Source: Special to Michigan News
If you’ve been to a craft cocktail bar in Detroit in the past 10 years, there’s a solid chance you’ve had a drink at one of Dave Kwiatkowski’s bars. As the founder and principal of the Detroit Optimist Society, Kwiatkowski (Ross BBA, 2000) took a non-traditional but savvy approach to restaurant entrepreneurship.
His first bar, The Sugar House, opened in Corktown in 2011 and was one of the city’s first craft cocktail establishments. Since then, he and his partners have expanded their bar empire to include Wright & Company, Honest (?) John’s, Mutiny Bar, Bad Luck Bar, The Peterboro, and Grandma Bob’s.
Each bar under the society’s umbrella provides a unique guest experience: tropical tiki at Mutiny Bar, elevated elegance at Bad Luck, and solid dive bar brunches at Honest (?) John’s. If Kwiatkowski’s establishments have a signature, it is their ability to create a singular and immersive environment. The group’s newest addition, Time Will Tell, opened in March in one of the city’s hottest new restaurant destinations, Milwaukee Junction. Initially developed as an industrial center in the early decades of the 20th century, Milwaukee Junction now hosts a mix of rental units, condominiums and lofts in its historic brick building.
Kwiatkowski has also branched out with the recent purchase of a cherished bar in Northport on Michigan’s Leelanau Peninsula. Renovations on The Garage in Northport begin this summer.
Kwiatkowski credits much of his success to business and marketing skills learned at U-M and, just as importantly, to finding the right people. Expanding from a single cocktail bar to nearly a dozen different concepts in the span of a decade, he says, was only possible because he has a team of talented and hard-working people with him for the ride.
We sat down with Kwiatkowski at Time Will Tell for a chat. Here’s what he had to say.
How did you decide you wanted to own a series of bars?
Well, at first it was just one. When I left Michigan, I was an options trader in Chicago. I spent a lot of time in Chicago drinking at The Violet Hour, a classic amazing bar there. They make really great craft cocktails, and then I was hooked. I said, If I ever opened a bar, I would want to have a place like this. Ten years on, I found myself going back to Detroit.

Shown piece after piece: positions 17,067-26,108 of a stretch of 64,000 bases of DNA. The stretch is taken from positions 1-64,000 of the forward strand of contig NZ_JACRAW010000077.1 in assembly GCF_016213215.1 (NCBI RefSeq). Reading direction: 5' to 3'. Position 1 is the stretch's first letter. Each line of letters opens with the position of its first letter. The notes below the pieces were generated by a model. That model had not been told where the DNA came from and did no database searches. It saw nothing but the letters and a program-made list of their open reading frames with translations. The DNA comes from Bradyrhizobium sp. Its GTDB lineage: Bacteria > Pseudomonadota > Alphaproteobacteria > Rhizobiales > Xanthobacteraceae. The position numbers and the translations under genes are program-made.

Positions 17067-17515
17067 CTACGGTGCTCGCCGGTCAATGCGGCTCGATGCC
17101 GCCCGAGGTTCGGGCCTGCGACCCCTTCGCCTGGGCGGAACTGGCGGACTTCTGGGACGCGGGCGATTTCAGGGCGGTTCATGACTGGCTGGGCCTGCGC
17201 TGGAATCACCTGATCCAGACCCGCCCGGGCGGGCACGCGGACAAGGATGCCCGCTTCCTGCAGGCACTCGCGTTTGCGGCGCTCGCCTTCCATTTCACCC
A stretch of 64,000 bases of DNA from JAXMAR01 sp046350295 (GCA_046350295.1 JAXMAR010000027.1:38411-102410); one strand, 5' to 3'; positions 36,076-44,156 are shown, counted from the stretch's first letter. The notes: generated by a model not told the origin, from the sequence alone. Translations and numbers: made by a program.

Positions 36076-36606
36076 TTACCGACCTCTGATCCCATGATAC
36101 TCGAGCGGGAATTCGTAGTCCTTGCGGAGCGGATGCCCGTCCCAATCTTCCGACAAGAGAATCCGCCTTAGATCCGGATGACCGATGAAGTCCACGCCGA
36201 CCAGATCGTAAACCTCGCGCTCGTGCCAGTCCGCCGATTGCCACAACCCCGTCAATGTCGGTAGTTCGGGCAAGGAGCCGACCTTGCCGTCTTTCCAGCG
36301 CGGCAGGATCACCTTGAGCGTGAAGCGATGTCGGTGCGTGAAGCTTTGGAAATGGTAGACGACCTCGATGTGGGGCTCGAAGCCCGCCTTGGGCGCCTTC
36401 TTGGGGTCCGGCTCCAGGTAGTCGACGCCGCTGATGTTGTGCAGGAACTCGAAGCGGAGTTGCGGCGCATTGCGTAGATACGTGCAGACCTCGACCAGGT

What brought you back to Detroit?
My brother and I built motorcycles on a TV show called Motor City motors. For 10 years I went back and forth between Chicago and Detroit doing various TV show things and then trading, But I didn’t really want to go back to trading, I had a bit of money from the show, so I bought the bar that Sugar House was in and built it out. It took me about a year to build it out.
How many bars and restaurants are you operating right now?
It’s nine, unless you include the Garage in Northport; that’s number 10. So I guess nine and a half.
What prompted the Northport purchase?
My wife and I have been going there for years and I have good friends that live there. We decided we want to retire up there. And obviously my version of retiring is buying a bar.
What’s the inspiration behind the Detroit Optimist Society:
I think that people have realized that fine dining is not a fad. It’s not a trend. Fine drinking is not either, so I don’t think it’s going to go anywhere. A lot of people, when I was opening Sugar House 10 years ago, said, “don’t you think that this cocktail thing is a trend?” I don’t. Nobody’s ever gonna get sick of really great hospitality and really great drinks. People are eating well and now they’re just used to a better standard. And so that was certainly the motivation for bringing Sugar House in Detroit.
Now, I just really enjoy opening new properties, opening new kinds of hospitality experiences. I like to work specifically in Detroit. I said, I’ve never opened another bar outside of Detroit — except now, the one that’s six hours away in Northport. But I like to be in Detroit, I like to be part of that part of the fabric of each neighborhood, which is what we try to do by kind of locating our properties all over.
How has your undergraduate degree influenced your way of working?
I was a finance major and a business major. The thing that I use the most now that I didn’t appreciate at the time is the marketing element. I didn’t take marketing seriously when I was an undergrad. I wish that I had pursued that more. The finance background is all fine and it’s all important, but I can kind of figure it out. The marketing, I feel like takes it another level of understanding. That’s the solution to everything: better marketing.
If you could make a cocktail for the University of Michigan Detroit, what would it be?
I’d recommend something with corn syrup — that’s your Maize — and a blue agave tequila.